But maybe you have a different idea how to overcome the problem of capital flight of the private sector. In any circumstance this problem must be adressed because it will not be solved by an improvement of the public finances but by a rising credit rating of greek banks. Take it like a logical fallacy where those who move first will expect to lose but when all are moving everyone will be safe. It would be highly interesting to know what kind of ideas you have to solve the problem of private capital flight / deteriorating greek bank rating.

    Sincerely

    R.M.

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    Replies
    1. I obviously gave only the general outline; there would be lots of details. In principle, the idea would be to ringfence Greece in terms of Euros, both the public and private sectors. The Euros which are already within the borders stay there (except for ordinary commercial transactions). After an initial 'alimony' of 11 BEUR, Greece the state and Greece the country would be on their own; no more new funding from abroad. If the state generates more revenues than it has expenses, it can do with it want it wants to. If it has more expenses than revenues, expenses have to be cut. Plan and simple.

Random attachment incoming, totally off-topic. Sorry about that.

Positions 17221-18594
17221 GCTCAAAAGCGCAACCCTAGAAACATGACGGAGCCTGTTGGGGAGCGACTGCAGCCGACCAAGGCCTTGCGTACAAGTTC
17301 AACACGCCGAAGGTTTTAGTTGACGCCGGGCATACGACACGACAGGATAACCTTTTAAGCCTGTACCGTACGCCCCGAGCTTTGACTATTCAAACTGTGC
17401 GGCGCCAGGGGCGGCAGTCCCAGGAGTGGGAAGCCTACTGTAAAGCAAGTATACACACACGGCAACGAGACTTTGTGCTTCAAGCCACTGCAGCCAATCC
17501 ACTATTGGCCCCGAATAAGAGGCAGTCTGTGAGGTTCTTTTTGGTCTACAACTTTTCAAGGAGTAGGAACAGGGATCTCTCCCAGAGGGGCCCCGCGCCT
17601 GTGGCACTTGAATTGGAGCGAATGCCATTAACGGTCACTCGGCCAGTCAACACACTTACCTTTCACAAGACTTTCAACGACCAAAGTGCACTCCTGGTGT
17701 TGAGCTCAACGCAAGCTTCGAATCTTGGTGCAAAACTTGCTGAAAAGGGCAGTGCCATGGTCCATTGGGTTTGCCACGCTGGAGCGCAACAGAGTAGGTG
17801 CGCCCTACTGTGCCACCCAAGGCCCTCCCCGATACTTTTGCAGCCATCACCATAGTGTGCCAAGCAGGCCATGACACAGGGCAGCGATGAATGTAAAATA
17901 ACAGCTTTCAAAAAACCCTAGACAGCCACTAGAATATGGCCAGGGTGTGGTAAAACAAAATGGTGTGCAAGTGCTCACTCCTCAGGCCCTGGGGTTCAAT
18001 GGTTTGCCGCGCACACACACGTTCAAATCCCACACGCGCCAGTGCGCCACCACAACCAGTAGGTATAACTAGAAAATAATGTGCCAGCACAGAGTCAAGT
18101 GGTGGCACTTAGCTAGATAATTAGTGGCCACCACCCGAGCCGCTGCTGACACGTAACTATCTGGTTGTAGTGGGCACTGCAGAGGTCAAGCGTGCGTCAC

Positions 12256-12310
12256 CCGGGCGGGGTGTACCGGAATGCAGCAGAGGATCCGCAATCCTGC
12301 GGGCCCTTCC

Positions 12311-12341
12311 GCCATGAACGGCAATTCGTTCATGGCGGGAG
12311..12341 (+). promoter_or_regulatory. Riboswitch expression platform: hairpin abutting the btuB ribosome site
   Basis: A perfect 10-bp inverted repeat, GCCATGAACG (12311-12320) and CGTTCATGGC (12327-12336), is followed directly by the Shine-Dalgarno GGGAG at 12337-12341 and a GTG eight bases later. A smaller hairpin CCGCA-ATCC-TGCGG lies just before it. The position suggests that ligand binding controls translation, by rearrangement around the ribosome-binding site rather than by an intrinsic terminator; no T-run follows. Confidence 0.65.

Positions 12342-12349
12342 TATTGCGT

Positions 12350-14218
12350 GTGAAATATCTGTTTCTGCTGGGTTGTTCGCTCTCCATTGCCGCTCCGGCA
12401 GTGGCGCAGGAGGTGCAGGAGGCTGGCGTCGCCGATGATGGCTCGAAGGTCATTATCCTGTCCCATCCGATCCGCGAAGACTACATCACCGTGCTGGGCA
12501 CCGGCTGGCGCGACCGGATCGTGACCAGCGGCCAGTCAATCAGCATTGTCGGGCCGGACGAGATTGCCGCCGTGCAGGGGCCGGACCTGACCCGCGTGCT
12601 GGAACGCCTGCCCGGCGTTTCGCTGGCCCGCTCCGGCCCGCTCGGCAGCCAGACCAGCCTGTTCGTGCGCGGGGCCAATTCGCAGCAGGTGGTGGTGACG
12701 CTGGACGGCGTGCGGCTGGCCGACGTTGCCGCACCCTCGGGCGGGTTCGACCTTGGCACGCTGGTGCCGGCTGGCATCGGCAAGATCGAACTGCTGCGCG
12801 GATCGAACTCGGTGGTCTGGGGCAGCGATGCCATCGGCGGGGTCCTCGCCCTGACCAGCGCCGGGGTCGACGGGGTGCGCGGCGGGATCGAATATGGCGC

There is only one answer to the capital flight problem: capital controls such as maximum daily withdrawals and Central Bank approval for all foreign transfers (and high fines for those who get caught with cash at the border). Foreign transfers allowed only for commercial transactions.

      Again, the details would be manifold but the general message would be: You wanted to be on your own? Now your are! Not a dime more from us!

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  9. How do we know anything for sure?

    Greek stats have been faked over decades. There must be a reason why the Greek government does not permit Troika personnel to perform on-site due diligence. They are hiding something. Hence Troika does not approve money support.

    Greek government credibility is ZERO.